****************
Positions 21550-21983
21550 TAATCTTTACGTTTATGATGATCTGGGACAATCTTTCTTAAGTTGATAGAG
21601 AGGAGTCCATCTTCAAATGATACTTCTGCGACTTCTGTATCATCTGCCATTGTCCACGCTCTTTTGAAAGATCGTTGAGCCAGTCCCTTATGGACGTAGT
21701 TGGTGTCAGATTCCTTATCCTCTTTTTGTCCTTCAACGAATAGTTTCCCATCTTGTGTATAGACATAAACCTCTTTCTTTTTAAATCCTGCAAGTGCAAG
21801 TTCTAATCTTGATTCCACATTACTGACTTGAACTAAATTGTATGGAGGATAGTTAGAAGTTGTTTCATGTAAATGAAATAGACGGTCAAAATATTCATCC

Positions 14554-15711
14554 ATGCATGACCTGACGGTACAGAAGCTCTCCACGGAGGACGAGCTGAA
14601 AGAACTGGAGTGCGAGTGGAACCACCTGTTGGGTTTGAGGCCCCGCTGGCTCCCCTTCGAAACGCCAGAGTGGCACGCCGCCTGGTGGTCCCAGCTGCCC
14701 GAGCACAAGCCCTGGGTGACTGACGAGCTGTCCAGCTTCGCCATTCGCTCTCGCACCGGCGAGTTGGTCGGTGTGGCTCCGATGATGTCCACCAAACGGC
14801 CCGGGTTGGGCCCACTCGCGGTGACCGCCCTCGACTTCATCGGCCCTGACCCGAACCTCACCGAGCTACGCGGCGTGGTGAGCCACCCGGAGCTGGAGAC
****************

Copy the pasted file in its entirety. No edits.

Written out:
Positions 21550-21983
21550 TAATCTTTACGTTTATGATGATCTGGGACAATCTTTCTTAAGTTGATAGAG
21601 AGGAGTCCATCTTCAAATGATACTTCTGCGACTTCTGTATCATCTGCCATTGTCCACGCTCTTTTGAAAGATCGTTGAGCCAGTCCCTTATGGACGTAGT
21701 TGGTGTCAGATTCCTTATCCTCTTTTTGTCCTTCAACGAATAGTTTCCCATCTTGTGTATAGACATAAACCTCTTTCTTTTTAAATCCTGCAAGTGCAAG
21801 TTCTAATCTTGATTCCACATTACTGACTTGAACTAAATTGTATGGAGGATAGTTAGAAGTTGTTTCATGTAAATGAAATAGACGGTCAAAATATTCATCC

Positions 14554-15711
14554 ATGCATGACCTGACGGTACAGAAGCTCTCCACGGAGGACGAGCTGAA
14601 AGAACTGGAGTGCGAGTGGAACCACCTGTTGGGTTTGAGGCCCCGCTGGCTCCCCTTCGAAACGCCAGAGTGGCACGCCGCCTGGTGGTCCCAGCTGCCC
14701 GAGCACAAGCCCTGGGTGACTGACGAGCTGTCCAGCTTCGCCATTCGCTCTCGCACCGGCGAGTTGGTCGGTGTGGCTCCGATGATGTCCACCAAACGGC
14801 CCGGGTTGGGCCCACTCGCGGTGACCGCCCTCGACTTCATCGGCCCTGACCCGAACCTCACCGAGCTACGCGGCGTGGTGAGCCACCCGGAGCTGGAGAC